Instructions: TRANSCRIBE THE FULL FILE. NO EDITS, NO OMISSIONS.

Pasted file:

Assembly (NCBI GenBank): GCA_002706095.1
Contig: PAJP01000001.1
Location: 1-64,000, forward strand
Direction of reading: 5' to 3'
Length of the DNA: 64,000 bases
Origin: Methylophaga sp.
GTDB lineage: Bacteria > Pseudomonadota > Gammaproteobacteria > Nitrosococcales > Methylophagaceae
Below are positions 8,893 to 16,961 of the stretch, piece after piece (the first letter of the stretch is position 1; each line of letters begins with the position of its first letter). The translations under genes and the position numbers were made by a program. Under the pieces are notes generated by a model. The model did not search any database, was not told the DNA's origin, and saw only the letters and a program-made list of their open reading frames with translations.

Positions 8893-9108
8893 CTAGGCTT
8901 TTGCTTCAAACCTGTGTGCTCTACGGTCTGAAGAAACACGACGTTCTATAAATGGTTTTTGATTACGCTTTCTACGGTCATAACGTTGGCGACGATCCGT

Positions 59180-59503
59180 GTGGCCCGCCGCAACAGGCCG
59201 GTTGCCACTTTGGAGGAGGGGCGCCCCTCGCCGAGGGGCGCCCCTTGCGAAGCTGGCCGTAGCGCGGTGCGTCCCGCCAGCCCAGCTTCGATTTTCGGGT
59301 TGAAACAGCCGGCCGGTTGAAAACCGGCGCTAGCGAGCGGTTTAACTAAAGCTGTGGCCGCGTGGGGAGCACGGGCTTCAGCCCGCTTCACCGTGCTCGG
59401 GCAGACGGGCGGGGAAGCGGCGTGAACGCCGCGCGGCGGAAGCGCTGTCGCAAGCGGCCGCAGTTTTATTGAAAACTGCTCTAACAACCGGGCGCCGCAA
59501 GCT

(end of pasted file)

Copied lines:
Assembly (NCBI GenBank): GCA_002706095.1
Contig: PAJP01000001.1
Location: 1-64,000, forward strand
Direction of reading: 5' to 3'
Length of the DNA: 64,000 bases
Origin: Methylophaga sp.
GTDB lineage: Bacteria > Pseudomonadota > Gammaproteobacteria > Nitrosococcales > Methylophagaceae
Below are positions 8,893 to 16,961 of the stretch, piece after piece (the first letter of the stretch is position 1; each line of letters begins with the position of its first letter). The translations under genes and the position numbers were made by a program. Under the pieces are notes generated by a model. The model did not search any database, was not told the DNA's origin, and saw only the letters and a program-made list of their open reading frames with translations.

Positions 8893-9108
8893 CTAGGCTT
8901 TTGCTTCAAACCTGTGTGCTCTACGGTCTGAAGAAACACGACGTTCTATAAATGGTTTTTGATTACGCTTTCTACGGTCATAACGTTGGCGACGATCCGT

Positions 59180-59503
59180 GTGGCCCGCCGCAACAGGCCG
59201 GTTGCCACTTTGGAGGAGGGGCGCCCCTCGCCGAGGGGCGCCCCTTGCGAAGCTGGCCGTAGCGCGGTGCGTCCCGCCAGCCCAGCTTCGATTTTCGGGT
59301 TGAAACAGCCGGCCGGTTGAAAACCGGCGCTAGCGAGCGGTTTAACTAAAGCTGTGGCCGCGTGGGGAGCACGGGCTTCAGCCCGCTTCACCGTGCTCGG
59401 GCAGACGGGCGGGGAAGCGGCGTGAACGCCGCGCGGCGGAAGCGCTGTCGCAAGCGGCCGCAGTTTTATTGAAAACTGCTCTAACAACCGGGCGCCGCAA
59501 GCT